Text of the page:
• Rethink and transform your workflows (manual and automated) to enable it by Information Management.
  • Identify optimization potential with the Information Management concepts.
  • Information Architecture Opportunity Assessment.

Other services which might be interesting in combination with the above:

  • We have data across 10 sectors and 52 different industries, categorised according to which practices are worst, best, and outperforming practices. Therefore, we can benchmark you against these information management practices and come with detailed improvement suggestions of where and how you could learn from others, enabling you with best, industry and outperforming practices.
  • How to go about cost reduction using Information Management.
  • How to go about Information Management orchestration (advanced categorization and classification).
  • Develop a Information Management Architecture; something that can help structure and align various information and management concepts and landscape.
  • Information Change Management services.

Standard Number: #LEAD-ES50016BCIDSA

Description:

The explosion of data types, sources and use cases makes it difficult enough to get the clarity you need to make the right decisions with confidence. Evaluating the best data integration solution for your needs shouldn’t add to the chaos. In modern management usage, the term data is increasingly replaced by information or even knowledge in a non-technical context.

However, data management is an administrative process that includes acquiring, validating, storing, protecting, and processing required data, and information to ensure the accessibility, reliability, and timeliness for its users.

We have a lot of different Data Management services that help you, in your journey:

  • Where and how you could learn from others (we have Data Management best, industry and outperforming practices).
  • Develop a Data Management Business Case.
  • Analyze and evaluate your Data Management Maturity.
  • Benchmark yourself against the leaders in the market (outperforming practices).
  • Assess your existing Data Management Strategy and help enhance it/develop it.
  • Identify Data Management requirements and assess your development potential.
  • Analyze your Data Management concept/portfolio.
  • Design a new – or improve upon an existing – Data Management Roadmap.
  • How to go about Data Management orchestration (advanced categorization and classification).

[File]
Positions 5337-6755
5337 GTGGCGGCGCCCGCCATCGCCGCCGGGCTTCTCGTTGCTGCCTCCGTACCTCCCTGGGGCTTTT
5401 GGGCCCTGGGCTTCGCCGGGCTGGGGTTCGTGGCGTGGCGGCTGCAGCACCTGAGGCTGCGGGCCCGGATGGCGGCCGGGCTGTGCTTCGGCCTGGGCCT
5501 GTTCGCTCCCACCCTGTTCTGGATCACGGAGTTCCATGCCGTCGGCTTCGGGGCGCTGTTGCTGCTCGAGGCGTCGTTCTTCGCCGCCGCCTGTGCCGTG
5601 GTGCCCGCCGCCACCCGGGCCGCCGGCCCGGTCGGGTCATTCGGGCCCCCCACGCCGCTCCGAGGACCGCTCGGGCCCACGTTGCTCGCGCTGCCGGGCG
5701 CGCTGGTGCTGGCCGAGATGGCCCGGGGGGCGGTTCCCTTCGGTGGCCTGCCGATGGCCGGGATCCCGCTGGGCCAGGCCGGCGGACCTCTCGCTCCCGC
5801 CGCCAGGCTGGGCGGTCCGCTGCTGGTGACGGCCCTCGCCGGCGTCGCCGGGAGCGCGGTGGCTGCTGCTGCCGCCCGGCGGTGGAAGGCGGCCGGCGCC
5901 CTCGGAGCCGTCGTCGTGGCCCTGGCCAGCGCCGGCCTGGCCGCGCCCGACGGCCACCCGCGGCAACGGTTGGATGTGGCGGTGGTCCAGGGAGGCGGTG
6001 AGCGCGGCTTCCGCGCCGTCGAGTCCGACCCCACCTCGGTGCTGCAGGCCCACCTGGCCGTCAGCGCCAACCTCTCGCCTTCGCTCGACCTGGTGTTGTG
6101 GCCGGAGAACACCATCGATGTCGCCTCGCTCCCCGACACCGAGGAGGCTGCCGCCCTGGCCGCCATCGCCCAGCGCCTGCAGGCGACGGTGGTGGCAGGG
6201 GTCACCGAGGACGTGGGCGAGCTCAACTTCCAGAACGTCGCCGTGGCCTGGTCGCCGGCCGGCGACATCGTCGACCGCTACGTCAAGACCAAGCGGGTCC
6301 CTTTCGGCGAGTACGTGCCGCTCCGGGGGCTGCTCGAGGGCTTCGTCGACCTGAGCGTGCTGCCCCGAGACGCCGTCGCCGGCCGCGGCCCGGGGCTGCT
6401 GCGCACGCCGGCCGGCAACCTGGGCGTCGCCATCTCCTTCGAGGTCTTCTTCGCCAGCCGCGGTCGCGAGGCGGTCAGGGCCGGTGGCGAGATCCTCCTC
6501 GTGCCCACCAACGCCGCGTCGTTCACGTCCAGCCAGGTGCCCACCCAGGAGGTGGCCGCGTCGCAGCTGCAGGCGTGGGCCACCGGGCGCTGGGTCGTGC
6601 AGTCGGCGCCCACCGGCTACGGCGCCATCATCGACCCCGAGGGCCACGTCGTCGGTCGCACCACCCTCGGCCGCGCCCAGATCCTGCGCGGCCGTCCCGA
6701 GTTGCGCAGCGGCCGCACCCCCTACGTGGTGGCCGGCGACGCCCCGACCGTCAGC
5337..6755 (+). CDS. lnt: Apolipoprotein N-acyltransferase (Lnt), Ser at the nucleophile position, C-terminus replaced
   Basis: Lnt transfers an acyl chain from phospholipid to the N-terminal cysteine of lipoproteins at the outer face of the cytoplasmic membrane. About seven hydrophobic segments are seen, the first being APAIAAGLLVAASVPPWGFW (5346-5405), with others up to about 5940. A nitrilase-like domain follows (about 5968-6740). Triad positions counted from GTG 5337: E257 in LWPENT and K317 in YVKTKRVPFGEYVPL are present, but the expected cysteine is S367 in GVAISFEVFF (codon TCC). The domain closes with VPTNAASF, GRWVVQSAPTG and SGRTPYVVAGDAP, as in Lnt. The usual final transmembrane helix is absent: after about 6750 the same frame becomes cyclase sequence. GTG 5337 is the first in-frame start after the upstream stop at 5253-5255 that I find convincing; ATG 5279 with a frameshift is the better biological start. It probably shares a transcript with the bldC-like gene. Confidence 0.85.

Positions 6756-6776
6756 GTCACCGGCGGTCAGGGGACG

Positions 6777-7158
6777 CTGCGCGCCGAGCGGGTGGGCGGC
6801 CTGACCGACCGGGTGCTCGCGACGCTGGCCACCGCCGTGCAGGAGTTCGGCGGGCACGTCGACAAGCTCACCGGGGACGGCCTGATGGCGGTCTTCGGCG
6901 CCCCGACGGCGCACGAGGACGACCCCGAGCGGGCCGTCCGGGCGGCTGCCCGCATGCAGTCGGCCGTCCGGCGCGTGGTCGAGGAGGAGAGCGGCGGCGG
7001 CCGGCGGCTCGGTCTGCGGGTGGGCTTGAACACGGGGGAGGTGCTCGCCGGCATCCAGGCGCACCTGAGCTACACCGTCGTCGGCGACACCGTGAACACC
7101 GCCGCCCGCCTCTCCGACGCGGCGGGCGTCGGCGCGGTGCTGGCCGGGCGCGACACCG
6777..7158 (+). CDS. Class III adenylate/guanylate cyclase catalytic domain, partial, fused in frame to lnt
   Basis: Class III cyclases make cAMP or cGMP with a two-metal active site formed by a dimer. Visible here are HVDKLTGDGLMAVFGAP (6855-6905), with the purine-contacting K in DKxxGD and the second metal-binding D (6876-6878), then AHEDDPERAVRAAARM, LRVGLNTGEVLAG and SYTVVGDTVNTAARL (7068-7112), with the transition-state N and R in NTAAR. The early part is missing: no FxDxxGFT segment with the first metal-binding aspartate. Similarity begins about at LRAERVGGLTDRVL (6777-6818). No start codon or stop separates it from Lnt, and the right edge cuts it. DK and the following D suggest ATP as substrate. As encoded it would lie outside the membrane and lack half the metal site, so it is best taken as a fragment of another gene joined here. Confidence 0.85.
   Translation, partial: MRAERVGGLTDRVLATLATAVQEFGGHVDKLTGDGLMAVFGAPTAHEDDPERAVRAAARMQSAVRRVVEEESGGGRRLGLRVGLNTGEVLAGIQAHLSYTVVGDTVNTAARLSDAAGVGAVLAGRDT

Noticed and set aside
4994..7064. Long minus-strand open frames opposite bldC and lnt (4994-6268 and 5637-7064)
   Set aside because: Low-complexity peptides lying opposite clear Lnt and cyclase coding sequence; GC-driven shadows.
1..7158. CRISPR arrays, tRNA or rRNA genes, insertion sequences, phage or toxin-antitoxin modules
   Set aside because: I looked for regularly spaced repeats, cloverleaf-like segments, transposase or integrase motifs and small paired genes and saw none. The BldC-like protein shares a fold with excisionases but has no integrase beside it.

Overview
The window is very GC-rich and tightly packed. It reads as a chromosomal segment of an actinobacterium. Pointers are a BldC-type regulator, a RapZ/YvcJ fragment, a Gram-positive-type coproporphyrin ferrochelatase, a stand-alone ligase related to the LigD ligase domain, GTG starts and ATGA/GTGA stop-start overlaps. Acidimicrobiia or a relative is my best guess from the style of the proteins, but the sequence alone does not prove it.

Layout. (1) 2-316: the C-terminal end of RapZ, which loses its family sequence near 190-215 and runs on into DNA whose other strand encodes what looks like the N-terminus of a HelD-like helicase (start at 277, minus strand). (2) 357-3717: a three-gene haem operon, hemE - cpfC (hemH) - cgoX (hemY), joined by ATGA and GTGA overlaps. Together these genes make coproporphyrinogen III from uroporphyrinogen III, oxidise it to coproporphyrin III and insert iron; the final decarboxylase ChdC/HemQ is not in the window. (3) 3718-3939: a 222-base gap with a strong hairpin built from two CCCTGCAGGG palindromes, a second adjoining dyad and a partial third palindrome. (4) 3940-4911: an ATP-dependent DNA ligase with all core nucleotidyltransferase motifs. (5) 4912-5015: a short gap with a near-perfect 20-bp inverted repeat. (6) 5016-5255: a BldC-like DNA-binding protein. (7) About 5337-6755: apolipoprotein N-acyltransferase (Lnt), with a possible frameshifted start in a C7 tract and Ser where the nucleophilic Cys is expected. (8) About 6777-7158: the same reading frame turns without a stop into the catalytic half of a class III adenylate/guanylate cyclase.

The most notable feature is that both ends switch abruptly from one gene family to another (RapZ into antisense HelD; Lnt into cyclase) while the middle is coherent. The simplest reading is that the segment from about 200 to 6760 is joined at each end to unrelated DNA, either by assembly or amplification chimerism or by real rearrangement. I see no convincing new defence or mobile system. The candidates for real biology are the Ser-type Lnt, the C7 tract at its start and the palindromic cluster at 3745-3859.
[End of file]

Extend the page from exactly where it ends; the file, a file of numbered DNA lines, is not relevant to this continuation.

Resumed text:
• Rethink and transform your workflows (manual and automated) to enable it by Data Management.
  • Identify optimization potential with the Data Management concepts.
  • Information Architecture Opportunity Assessment.
  • Develop a Data Management Architecture; something that can help structure and align various data and information concepts and landscape.

Standard Number: #LEAD-ES50017DISABC

Description:

Business rules direct what an organisation can do externally of internally. The business strategy provides the high-level direction, and the business rules provide detailed guidance about how the strategy translates to action. Rule Modelling captures a way of formally defining business rules, including their sequencing and the aspects of the business that they impact. The models orchestrate the automatic generation of application (programming) code that would implement the rules. Business rules can relate to policies (from which they derive), requirements (which they realise) and the software application services that implement them.

Rules models draw on rules methodology that defines a process of capturing business rules in natural language that is unambiguous hence verifiable. This easy to understand approach empowers business stakeholders to manage their own business rules in real-time, thus keep abreast of continually changing business circumstances. The Rule Modelling Reference Content in LEADing Practice’s Enterprise Information & Technology Standards align all the best and next practices as well as the standards for Rule Modelling.